© 2020
Real. Reliable. Texas Public Radio.
Play Live Radio
Next Up:
0:00
0:00
Available On Air Stations

Limericks

PETER SAGAL, HOST:

Coming up, it's Lightning Fill In The Blank. But first, it's the game we have to listen for the rhyme. If you'd like to play on air, call or leave a message at 1-888-WAIT-WAIT. That's 1-888-924-8924. You can always click the Contact Us link on our website at waitwait.npr.org. You can check out the WAIT WAIT quiz for your smart speaker. It's out every Wednesday with me and Bill in your home asking you questions. It's sort of like having people over. Remember that?

Hi. You're on WAIT, WAIT... DON'T TELL ME.

MATT BURNES: Hi. This is Matt from Cincinnati.

SAGAL: Oh, great. What do you do there in Cincinnati?

BURNES: I'm a volleyball coach just across the river at Northern Kentucky University.

SAGAL: Oh, that's cool. I've always wondered something about women's volleyball.

BURNES: OK.

SAGAL: After every point, they'll gather together in, like, a little huddle.

BURNES: Yep.

SAGAL: And then they go out to play again.

BURNES: Yeah.

SAGAL: What is going on? What are they doing?

BURNES: They're usually cheering. They're just pumping each other up because volleyball is all about being hype. But they're also talking about their blocking scheme for the next play. But it's just all about celebrating and scheming.

SAGAL: Really, celebrating and scheming?

BURNES: Yes.

SAGAL: Those are, like, two of my favorite hobbies. So I should be a...

BURNES: (Laughter).

SAGAL: ...Volleyball player. Matt, welcome to the show. Bill Kurtis is going to read you three news-related limericks with the last word or phrase missing from each. If you can fill in that last word or phrase correctly in two of the limericks, you'll be a winner. You ready to play?

BURNES: I'm ready.

SAGAL: All right. Let's do it. Here's your first limerick.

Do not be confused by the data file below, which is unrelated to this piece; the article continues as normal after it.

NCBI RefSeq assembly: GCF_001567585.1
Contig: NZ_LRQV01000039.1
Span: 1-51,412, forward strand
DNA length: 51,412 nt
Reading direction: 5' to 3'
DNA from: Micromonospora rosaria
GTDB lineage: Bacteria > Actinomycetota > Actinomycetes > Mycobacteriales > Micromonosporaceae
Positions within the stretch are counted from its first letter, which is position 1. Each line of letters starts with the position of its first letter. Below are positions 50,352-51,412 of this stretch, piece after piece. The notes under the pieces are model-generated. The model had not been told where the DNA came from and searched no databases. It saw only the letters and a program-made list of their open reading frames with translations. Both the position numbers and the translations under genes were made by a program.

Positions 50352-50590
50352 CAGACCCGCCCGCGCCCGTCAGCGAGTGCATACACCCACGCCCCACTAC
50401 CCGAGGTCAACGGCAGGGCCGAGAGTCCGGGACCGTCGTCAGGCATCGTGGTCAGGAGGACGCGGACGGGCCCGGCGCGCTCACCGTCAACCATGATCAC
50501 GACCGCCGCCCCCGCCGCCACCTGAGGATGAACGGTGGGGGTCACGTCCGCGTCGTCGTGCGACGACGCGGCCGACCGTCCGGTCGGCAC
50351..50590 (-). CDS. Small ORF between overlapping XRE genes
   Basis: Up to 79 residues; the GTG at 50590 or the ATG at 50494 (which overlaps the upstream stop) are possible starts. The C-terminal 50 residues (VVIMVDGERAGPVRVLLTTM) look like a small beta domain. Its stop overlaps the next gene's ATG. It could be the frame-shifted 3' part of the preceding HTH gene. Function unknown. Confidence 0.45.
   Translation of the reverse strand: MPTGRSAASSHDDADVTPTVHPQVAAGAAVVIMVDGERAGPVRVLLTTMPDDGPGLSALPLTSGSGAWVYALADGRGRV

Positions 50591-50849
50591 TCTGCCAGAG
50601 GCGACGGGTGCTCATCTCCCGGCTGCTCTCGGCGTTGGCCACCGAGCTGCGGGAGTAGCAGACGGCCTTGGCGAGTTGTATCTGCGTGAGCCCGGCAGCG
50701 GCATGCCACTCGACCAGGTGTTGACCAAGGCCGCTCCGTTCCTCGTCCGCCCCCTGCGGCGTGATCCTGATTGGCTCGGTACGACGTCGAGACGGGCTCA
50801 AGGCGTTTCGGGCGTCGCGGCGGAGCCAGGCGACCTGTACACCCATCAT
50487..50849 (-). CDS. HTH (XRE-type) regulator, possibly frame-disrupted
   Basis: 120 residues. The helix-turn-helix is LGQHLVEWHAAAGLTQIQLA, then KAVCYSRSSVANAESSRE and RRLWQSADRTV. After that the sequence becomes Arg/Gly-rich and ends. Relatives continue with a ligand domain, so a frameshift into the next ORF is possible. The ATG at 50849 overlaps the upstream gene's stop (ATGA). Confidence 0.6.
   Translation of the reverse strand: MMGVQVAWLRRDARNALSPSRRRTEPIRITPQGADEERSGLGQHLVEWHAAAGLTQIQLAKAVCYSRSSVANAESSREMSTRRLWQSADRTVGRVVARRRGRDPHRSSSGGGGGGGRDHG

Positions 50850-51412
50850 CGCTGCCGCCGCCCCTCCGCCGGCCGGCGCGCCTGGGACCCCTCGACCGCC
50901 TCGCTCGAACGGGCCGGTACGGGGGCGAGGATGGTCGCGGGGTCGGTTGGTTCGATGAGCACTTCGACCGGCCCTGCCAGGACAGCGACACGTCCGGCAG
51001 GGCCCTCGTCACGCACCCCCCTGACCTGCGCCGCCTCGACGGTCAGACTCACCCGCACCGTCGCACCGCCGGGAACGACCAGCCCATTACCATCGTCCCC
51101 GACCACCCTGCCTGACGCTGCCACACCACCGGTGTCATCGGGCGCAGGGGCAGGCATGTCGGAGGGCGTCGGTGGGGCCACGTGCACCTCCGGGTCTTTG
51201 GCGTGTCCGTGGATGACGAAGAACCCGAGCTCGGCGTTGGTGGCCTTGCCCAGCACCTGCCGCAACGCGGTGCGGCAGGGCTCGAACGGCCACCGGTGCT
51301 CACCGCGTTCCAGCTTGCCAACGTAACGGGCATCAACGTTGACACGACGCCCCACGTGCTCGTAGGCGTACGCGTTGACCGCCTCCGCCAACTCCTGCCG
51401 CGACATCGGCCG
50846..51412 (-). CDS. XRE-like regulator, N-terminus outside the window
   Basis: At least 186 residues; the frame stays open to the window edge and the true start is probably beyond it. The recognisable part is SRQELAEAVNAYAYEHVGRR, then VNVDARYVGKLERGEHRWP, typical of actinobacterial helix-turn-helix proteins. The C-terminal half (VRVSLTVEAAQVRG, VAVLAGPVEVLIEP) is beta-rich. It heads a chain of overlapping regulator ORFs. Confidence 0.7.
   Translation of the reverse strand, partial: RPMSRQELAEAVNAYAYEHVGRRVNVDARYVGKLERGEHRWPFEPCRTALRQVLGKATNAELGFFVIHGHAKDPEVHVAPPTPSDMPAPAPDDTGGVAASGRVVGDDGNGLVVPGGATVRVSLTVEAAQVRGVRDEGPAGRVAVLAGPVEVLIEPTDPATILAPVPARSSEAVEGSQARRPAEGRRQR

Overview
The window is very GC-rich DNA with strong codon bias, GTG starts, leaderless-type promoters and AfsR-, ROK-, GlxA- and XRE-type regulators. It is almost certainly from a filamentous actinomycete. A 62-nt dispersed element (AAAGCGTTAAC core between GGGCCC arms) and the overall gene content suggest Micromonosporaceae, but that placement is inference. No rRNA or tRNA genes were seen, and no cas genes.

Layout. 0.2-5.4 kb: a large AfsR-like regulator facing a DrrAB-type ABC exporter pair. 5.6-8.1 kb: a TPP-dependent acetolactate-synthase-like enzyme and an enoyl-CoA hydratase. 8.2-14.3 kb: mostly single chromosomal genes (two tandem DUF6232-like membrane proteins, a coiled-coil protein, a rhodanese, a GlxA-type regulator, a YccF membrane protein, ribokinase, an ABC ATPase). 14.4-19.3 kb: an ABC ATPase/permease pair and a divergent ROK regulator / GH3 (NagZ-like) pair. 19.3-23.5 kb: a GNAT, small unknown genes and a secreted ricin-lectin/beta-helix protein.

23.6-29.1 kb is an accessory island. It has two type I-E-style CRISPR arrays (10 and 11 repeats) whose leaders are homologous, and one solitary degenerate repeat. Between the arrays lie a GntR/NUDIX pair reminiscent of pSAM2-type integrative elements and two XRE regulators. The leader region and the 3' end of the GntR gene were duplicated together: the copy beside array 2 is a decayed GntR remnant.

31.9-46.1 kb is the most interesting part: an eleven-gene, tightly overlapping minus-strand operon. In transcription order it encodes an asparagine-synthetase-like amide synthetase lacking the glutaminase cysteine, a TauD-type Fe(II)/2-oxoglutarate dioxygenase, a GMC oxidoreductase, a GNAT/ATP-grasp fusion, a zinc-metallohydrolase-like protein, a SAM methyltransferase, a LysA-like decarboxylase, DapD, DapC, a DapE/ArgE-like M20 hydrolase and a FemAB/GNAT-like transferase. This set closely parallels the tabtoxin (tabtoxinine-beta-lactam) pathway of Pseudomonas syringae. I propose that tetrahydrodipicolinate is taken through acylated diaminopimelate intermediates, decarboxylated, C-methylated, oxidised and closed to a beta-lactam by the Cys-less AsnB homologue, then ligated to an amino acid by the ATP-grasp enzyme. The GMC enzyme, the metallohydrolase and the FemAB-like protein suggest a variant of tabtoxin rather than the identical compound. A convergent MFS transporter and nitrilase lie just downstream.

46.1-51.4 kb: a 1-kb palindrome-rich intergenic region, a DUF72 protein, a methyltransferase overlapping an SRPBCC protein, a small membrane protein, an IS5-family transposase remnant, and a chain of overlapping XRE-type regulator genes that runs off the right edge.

BILL KURTIS: In 1912, northern Atlantic, some iceberg was blamed for the panic. But there was more malice in flares borealis. The Northern Lights sank the...

BURNES: Titanic.

SAGAL: Yes.

(SOUNDBITE OF BELL)

SAGAL: New research suggests...

(SOUNDBITE OF APPLAUSE SOUND EFFECT)

SAGAL: ...That the sinking of the Titanic may have been triggered by the Northern Lights. Specifically, they're suggesting that a geomagnetic storm may have interfered with the ship's navigation equipment, not that the captain was looking up saying, ooh, pretty and steering right into the iceberg.

Now, scientists are looking into the claim. It's important remember that lights are air, and icebergs are ice. So it's probably the iceberg's fault. Still, props to the iceberg's new PR guy getting this story out there.

ALONZO BODDEN: I didn't know they had that sophisticated a navigation system that the Northern Lights would affect it.

SAGAL: Yeah.

BODDEN: Or are they just saying that the guy who's up in the tower looking was blinded by these colored lights and didn't say turn left?

DULCE SLOAN: Listen; they thought it was unthinkable, so they were probably not on their guard. They were probably like, we're an unsinkable boat. Let's go have some mimosas and some country-fried steaks. And then an iceberg showed up because it's - like, I understand aurora borealis is very beautiful. It's very pretty.

SAGAL: Yes.

SLOAN: But you still needed somebody being like - at the starboard bow going, ooh, ice. Ooh ice.

SAGAL: I'm just thinking, Dulce, if they had you on the bow keeping watch, they'd be alive today.

SLOAN: No, thank you.

SAGAL: Here, Matt, is your next limerick.

KURTIS: Part boar and part swine and real big, they will ruin your crops when they dig. They are fertile year-round and real mean, pound for pound. It's a super breed of feral...